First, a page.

Despite past failures, a group of Elkhorn City residents recently started a petition process to again put the question of alcohol sales on the ballot.
During Tuesday’s regular meeting of the Elkhorn City Council, resident Gypsy Cantrell-Ratliff informed the council of a petition that has been signed by a number of people who live in the city, who are in favor the sale of alcoholic beverages in the city.
“I’m here to let city government know that a group of citizens have gotten together and we have filed an intent for an election to be posted on the November ballot for wet and dry in Elkhorn City,” Cantrell-Ratliff said.
The petition asks for the following measure to be placed on the ballot: “Are you in favor of the sale of alcoholic beverages in Elkhorn City, Kentucky.” This is not the first occasion this particular subject has come up for possible election, as it has been a hot button issue in years past for the city. Similar petitions have been signed before, with the last attempt, she said, coming in 2018. However, due to changes in the law, the process had to start over.
Despite the number of people who signed petitions in the past in favor of making Elkhorn City “wet”, the topic has drawn heated debate throughout the city in the past, as a majority of the voters in the city have voted against the sale of alcohol. Cantrell-Ratliff, who has been opposed to making Elkhorn City “wet” in the past, due to what she said in 2009 was the city’s lack of an economic development plan, is on board for the change this time, as she informed the council.
“This is something I want to be upfront about, I was not for it last time, but I am for it this time,” she said. “Because the law has changed as far as the kind of authority that city government has over alcoholic beverage laws.”
According to Cantrell-Ratliff, city government can now acquire more fees than previously before and can determine whether a city wants to have standalone bars or not.
However, she said one of the things the city needs to do is handle the matter civilly, as opposed to years past when the the topic divided the residents of Elkhorn City. According to Cantrell-Ratliff, the last time Elkhorn City had a wet-dry election “some of the nastiest stuff (she’s) ever heard” came out of people’s mouths, as the debate whether to be for or against raged on. Cantrell-Ratliff even said that during a previous year’s wet-dry debate, a local church received a complaint filed against them, trying to take their tax exempt status away for standing in opposition.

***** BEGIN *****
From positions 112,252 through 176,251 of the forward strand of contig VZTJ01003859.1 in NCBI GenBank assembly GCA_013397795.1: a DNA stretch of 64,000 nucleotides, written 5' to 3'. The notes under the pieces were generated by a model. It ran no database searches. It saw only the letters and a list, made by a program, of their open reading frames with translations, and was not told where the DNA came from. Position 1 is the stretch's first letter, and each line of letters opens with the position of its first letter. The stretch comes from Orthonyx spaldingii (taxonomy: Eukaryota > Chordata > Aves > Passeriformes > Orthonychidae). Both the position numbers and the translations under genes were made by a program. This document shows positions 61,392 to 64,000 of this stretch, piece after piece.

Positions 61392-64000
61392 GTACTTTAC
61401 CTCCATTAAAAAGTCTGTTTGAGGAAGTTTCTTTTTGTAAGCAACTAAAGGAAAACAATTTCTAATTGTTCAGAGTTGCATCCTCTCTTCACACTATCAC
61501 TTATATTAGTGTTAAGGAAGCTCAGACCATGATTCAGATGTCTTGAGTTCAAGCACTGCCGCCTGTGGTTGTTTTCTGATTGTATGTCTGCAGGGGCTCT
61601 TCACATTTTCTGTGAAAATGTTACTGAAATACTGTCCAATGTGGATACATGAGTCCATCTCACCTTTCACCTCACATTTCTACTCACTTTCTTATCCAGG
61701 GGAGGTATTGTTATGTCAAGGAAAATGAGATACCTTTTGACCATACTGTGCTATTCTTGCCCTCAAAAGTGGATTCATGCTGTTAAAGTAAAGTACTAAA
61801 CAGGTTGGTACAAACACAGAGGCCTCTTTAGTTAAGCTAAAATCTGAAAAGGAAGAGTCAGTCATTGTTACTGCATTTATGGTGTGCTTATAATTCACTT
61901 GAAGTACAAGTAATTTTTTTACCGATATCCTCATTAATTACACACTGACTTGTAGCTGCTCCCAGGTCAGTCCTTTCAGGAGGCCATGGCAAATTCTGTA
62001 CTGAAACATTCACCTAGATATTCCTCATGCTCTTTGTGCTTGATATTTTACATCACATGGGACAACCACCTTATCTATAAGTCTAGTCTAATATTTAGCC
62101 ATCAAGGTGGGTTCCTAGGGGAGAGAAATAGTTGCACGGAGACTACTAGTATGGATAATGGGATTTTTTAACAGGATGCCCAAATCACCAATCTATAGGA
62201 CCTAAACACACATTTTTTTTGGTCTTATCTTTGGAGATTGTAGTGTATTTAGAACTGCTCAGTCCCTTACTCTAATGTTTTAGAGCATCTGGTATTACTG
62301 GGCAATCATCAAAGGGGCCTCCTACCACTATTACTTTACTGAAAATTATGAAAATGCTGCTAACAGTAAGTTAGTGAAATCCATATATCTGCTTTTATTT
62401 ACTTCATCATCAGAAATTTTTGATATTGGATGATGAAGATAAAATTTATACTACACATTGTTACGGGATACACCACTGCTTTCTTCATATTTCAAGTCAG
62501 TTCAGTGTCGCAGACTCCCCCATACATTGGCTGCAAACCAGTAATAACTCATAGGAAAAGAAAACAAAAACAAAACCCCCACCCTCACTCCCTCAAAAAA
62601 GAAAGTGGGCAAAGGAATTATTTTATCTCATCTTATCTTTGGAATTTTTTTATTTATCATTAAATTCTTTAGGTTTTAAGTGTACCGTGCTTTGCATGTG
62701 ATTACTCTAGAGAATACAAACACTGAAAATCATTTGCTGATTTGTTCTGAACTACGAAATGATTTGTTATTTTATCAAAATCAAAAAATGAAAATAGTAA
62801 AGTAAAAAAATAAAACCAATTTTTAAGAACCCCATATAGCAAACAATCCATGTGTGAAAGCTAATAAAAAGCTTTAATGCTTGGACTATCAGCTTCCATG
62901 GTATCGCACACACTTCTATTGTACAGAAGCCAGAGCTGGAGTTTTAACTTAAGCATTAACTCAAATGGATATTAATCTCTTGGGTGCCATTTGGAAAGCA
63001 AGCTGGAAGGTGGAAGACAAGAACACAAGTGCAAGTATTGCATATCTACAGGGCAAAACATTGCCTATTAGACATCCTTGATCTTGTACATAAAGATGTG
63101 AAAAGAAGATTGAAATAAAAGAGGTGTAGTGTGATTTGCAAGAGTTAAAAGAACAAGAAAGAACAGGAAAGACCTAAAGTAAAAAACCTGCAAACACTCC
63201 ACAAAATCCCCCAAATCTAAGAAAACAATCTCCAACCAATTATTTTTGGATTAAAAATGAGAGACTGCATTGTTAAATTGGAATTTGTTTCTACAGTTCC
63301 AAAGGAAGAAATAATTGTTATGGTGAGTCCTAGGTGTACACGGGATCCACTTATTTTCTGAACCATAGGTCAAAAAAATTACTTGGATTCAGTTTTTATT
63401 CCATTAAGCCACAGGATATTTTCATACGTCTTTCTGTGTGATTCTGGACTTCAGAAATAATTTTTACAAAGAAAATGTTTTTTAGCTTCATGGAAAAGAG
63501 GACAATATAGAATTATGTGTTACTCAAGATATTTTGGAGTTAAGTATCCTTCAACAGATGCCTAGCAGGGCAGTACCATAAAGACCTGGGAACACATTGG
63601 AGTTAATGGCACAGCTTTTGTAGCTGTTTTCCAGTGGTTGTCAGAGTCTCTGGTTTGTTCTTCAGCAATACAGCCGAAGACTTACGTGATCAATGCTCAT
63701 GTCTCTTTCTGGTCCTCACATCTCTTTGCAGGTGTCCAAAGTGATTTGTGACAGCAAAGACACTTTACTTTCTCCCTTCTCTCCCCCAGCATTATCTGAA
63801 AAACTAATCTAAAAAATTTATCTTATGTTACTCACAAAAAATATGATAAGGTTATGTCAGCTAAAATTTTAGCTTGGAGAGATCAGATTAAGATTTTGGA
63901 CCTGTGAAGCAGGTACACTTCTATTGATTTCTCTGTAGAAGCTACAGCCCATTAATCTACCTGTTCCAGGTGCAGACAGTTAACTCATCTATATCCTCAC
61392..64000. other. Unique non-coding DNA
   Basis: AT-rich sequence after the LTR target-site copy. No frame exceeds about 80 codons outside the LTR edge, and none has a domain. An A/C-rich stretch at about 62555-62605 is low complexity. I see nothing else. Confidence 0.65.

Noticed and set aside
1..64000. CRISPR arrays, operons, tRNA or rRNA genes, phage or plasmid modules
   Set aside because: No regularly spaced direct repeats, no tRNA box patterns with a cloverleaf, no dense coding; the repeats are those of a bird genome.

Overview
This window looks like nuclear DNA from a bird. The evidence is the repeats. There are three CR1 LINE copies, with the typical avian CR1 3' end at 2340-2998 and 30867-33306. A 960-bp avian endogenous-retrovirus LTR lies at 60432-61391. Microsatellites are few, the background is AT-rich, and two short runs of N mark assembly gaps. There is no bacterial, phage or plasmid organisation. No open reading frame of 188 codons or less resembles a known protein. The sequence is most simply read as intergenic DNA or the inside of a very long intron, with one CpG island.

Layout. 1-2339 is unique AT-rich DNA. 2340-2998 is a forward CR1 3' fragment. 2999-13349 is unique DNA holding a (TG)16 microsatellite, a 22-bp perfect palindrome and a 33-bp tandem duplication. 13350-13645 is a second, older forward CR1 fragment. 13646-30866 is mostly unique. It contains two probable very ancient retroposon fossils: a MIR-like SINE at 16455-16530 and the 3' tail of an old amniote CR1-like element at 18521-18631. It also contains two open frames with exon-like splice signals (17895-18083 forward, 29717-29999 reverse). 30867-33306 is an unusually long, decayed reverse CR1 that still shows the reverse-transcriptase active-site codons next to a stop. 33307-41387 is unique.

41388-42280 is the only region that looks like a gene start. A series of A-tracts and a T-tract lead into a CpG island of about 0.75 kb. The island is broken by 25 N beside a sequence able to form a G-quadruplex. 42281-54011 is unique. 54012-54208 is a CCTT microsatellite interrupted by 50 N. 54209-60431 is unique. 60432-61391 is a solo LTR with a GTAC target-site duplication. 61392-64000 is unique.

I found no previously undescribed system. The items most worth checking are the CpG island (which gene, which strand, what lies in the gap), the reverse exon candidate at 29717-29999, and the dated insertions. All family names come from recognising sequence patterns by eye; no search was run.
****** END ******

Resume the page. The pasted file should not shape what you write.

“To insult people because they are for this is wrong, just like it is wrong to insult people who are against it, things like that are wrong,” Cantrell-Ratliff said. “This is an option that we can put on the ballot, that will benefit this city that has no revenue.”
According to her, there is now a certain percentage of revenue from the sale of alcohol that automatically goes to the police department, a service she said could always use the money.
“We will have a campaign from now until November and, during this process, we plan on putting out information that are facts,” Cantrell-Ratliff said. “It’s going to come from cities that are similar to Elkhorn City, and who have passed this option.
“These facts will tell you how much money the city has obtained by being ‘wet’ and there will also be facts stating if and how much crime change has been made,” she added.
Cantrell-Ratliff said the petition has been approved by the Pike County Clerk’s office and is now in the Pike Judge-Executive’s office. According to her, Pike Judge-Executive Ray Jones would “sign it into the order book today.” The petition then goes to the Pike County Sheriff’s office to be taken to the Pike County Board of Elections so it can be put on the ballot.
The city council did not comment on the petition, which, if successful, could see the return of alcohol sales to Elkhorn City for the first time in more than 50 years.